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Tech the kids don't understand
Old 08-23-2011, 09:40 PM   #1
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Tech the kids don't understand

I had an odd experience. The local Comcast salesperson came by, and instead of simply ignoring him I thought I'd find out exactly what he was selling.

He's polite, says "Hello", and looks at the address listed on his clipboard. There's some other information there, too. "I see you've never had Comcast service at this address."

"Nope."

"So, do you get TV service from AT&T then?"

"Nope."

"Ah, then you must use DirectTV."

"Nope."

"You get TV here, right?"

"Yup."

"Well, how do you get it, then?"

I point up at the roof, where our ancient Yagi antenna is visible.

"Um," says Mr. Comcast. "Would you like to get high definition TV?"

"Got it."

"Um. Really? Because we supply our customers with high def TV through our cable system."

"Really. It just falls out of the sky. High definition and all."

"Uh... Could I interest you in our package of high definition TV, Internet access, and phone service?"

"Nope."

He thanked me for my time, and left. Probably mumbling under his breath.

Any other examples out there of tech the kids think can't possibly work? (I'm tempted to resurrect a vacuum tube radio just to freak out DD.)
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Old 08-23-2011, 10:59 PM   #2
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Over the air TV doesn't work very well at all for lots of people, including non-kids like me. It's been over 30 years since I've had, or even seen, over the air TV.
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Old 08-23-2011, 11:55 PM   #3
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Any other examples out there of tech the kids think can't possibly work?
My daughter with a manual transmission. She could probably drive one of us to the emergency room if she had to, but it wouldn't be pretty.

She was 15 years old before I realized she had no idea how to read a street map. My bad. I didn't see how much hand-held GPSs and smartphones were ruling the next generation.

During a family visit she was freaked out by her grandparent's phone, which was set to pulse dialing. (Grandpa doesn't like to pay the bahstids the extra $1.40/month for touch-tone dialing.)

She's pretty sure my computer science degree is worthless, too, especially when I wax all enthusiastic about this TCP/IP stuff and try to explain the concept of "dialing in" to a "mainframe" and communicating using a "terminal". She thinks it's much easier to just use broadband to download from the cloud.

The good news is that since she's started college, I've become much smarter.
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Old 08-24-2011, 01:00 AM   #4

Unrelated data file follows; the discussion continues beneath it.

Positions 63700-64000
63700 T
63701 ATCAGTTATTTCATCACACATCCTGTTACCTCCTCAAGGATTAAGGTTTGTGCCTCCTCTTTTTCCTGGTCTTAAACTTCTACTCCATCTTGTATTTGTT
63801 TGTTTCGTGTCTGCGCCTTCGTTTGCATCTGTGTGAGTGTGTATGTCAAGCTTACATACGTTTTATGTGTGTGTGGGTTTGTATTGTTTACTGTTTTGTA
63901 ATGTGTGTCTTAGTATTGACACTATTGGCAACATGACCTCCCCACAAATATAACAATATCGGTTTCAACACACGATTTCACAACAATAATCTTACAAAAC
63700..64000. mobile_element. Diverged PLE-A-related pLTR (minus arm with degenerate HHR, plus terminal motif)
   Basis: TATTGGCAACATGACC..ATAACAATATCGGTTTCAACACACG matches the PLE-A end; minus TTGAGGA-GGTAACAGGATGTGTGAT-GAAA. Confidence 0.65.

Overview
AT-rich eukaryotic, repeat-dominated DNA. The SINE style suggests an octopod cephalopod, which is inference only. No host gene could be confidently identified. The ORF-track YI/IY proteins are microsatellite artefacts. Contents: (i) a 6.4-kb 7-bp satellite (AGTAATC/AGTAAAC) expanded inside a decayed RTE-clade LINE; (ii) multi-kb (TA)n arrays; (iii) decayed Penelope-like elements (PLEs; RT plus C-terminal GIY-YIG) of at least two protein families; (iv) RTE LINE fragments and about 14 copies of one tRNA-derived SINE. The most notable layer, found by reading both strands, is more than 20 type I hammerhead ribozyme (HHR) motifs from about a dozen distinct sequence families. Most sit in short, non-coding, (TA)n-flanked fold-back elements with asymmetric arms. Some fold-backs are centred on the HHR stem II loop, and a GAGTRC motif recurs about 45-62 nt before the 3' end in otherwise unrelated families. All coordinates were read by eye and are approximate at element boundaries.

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Don't worry, it is cultural too. The kids starting in my office don't know who John Wayne is or have seen the original Star Wars.
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Old 08-24-2011, 05:58 AM   #5
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Some of the many things kids don't know

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Old 08-24-2011, 06:15 AM   #6
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I had to explain DOS commands to my nephew, the computer programmer. He said "DOS - what's that?"
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Old 08-24-2011, 06:16 AM   #7
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About 10 years ago my Dad asked DS to go into the garage and call someone. The garage had an old rotary phone. DS couldn't figure it out. Once Dad showed him how to dial a number on the rotary phone, DS was fascinated with it.
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Old 08-24-2011, 06:57 AM   #8
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I had a Comcast cable knocked down in my (large) back yard. A young guy from Comcast came out around noon to verify that it was indeed their cable. He needed to write a description of the cable's location and asked me which way was North. I pointed to the sky and said , "See that bright thing up there?" "That's South".
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Old 08-24-2011, 07:13 AM   #9
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I wonder what the next three (or more) generations will be responding to such a question, in 100 years, at our current age.

There will always be "the past" to contend with and folks of our age/generation to just shake our heads with the comments of those a generation (or two) younger than we are, today.

DOS (Disk Operating System)? Old hat.

Heck, I was in the field for a few years before I worked on a mainframe running TOS (yes, Tape Operating System).